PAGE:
Dr Robert B. M. Landewé is a professor of rheumatology and clinical immunology in the Amsterdam University Medical Center, The Netherlands, and coauthor of EULAR recommendations on the management of systemic sclerosis, early arthritis, rheumatoid arthritis, axial spondyloarthritis, and SARS-CoV-2 infection in patients with inflammatory rheumatic diseases.
If you were to name the 3 most important recent advances in the management of spondyloarthritis, what would they be?
Robert B. M. Landewé, MD, PhD: I would say the first [advance] is that we have realized… recognized over the last couple of years—and that was also supported by a couple of studies—that we actually, in the clinic, diagnose too many patients with spondyloarthritis. That means [that] we use classification criteria for diagnosis, but classification criteria are not meant for diagnosis. They are meant to classify patients in clinical studies, but they are far too sensitive, so to say, and too aspecific for making a diagnosis. So, for making a diagnosis, we have learned that you truly need expertise. We need to know which patients actually truly have spondyloarthritis. You need to know, in other words, the pattern recognition to best combine all the different signs and symptoms that patients with spondyloarthritis can present with in order to make an appropriate diagnosis.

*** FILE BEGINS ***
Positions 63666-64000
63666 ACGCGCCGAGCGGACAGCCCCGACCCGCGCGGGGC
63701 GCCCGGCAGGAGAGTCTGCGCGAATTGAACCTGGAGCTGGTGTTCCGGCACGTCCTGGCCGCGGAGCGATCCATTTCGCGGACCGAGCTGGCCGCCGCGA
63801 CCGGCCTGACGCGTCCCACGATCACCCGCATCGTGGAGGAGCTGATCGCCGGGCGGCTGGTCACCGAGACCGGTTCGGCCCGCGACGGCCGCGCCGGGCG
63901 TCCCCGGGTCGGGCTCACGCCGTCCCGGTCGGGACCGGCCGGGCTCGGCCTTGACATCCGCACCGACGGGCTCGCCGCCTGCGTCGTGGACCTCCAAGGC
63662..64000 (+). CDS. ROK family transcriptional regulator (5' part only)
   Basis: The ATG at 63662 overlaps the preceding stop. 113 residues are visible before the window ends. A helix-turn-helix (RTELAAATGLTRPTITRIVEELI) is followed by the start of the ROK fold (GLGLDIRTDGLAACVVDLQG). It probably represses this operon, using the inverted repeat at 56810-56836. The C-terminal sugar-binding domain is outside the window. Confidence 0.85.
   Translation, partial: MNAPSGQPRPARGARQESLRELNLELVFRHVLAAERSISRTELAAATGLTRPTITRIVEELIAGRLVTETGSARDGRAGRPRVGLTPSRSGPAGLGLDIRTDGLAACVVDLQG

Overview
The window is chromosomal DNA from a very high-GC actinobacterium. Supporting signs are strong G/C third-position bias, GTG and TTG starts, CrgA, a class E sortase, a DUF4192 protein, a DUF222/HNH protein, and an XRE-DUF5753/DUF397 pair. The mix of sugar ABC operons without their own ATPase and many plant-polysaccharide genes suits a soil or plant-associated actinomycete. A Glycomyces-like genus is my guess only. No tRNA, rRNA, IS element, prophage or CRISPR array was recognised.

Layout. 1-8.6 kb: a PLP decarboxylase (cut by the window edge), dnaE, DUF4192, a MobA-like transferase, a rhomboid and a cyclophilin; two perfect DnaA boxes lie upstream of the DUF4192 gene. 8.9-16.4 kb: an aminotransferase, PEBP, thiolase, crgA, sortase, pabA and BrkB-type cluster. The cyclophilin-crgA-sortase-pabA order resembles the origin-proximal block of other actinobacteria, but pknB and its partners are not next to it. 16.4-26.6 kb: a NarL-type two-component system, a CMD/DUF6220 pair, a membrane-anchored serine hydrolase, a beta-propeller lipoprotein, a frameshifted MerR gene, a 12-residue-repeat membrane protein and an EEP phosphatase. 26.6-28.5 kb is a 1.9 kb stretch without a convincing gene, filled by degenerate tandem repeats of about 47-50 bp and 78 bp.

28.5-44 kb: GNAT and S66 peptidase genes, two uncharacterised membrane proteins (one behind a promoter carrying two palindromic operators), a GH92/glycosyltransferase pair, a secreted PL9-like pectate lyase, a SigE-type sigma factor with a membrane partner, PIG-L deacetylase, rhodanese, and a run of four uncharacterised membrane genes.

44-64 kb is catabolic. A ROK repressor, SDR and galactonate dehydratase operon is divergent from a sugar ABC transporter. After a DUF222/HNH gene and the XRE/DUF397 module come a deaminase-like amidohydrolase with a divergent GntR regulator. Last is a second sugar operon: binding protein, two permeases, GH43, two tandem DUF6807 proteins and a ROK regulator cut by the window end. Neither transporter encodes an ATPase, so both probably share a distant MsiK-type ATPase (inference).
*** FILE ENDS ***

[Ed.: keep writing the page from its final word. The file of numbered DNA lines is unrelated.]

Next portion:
The second advancement, in my regard, is the finding… the realization—a little bit in contrast to at least my expectation—that Janus kinase (JAK) inhibitors truly work in patients with severe spondyloarthritis, with severe inflammatory spondyloarthritis. [It] was a bit strange because we thought that JAK inhibitors would be good drugs for rheumatoid and for psoriatic arthritis but not so much for spondyloarthritis, but the trials have shown different [results]. Actually, these drugs… All the JAK inhibitors actually work well for spondyloarthritis too, so that is an extension of the armamentarium for patients with spondyloarthritis.
The third advancement is that we now—over the last couple of years, maybe the last 2 years or so—have seen good clinical trials showing that patients with spondyloarthritis who are treated appropriately with tumor necrosis factor (TNF) inhibitors, interleukin 17 (IL-17) inhibitors… In those patients, when they have come into remission, the drugs can slowly be tapered. We have seen studies in which you can either totally taper the TNF inhibitor or IL-17 inhibitor to zero—that means effectively stopping the drug, without seeing a relapse—or at least reduce the dose by 50% without losing efficacy.
These are altogether the most important advances, in my opinion at least, in the field of spondyloarthritis. Overdiagnosis is the first [one], “JAK inhibitors are effective” is the second [one], and “tapering is possible” is the third [one]. Thank you very much.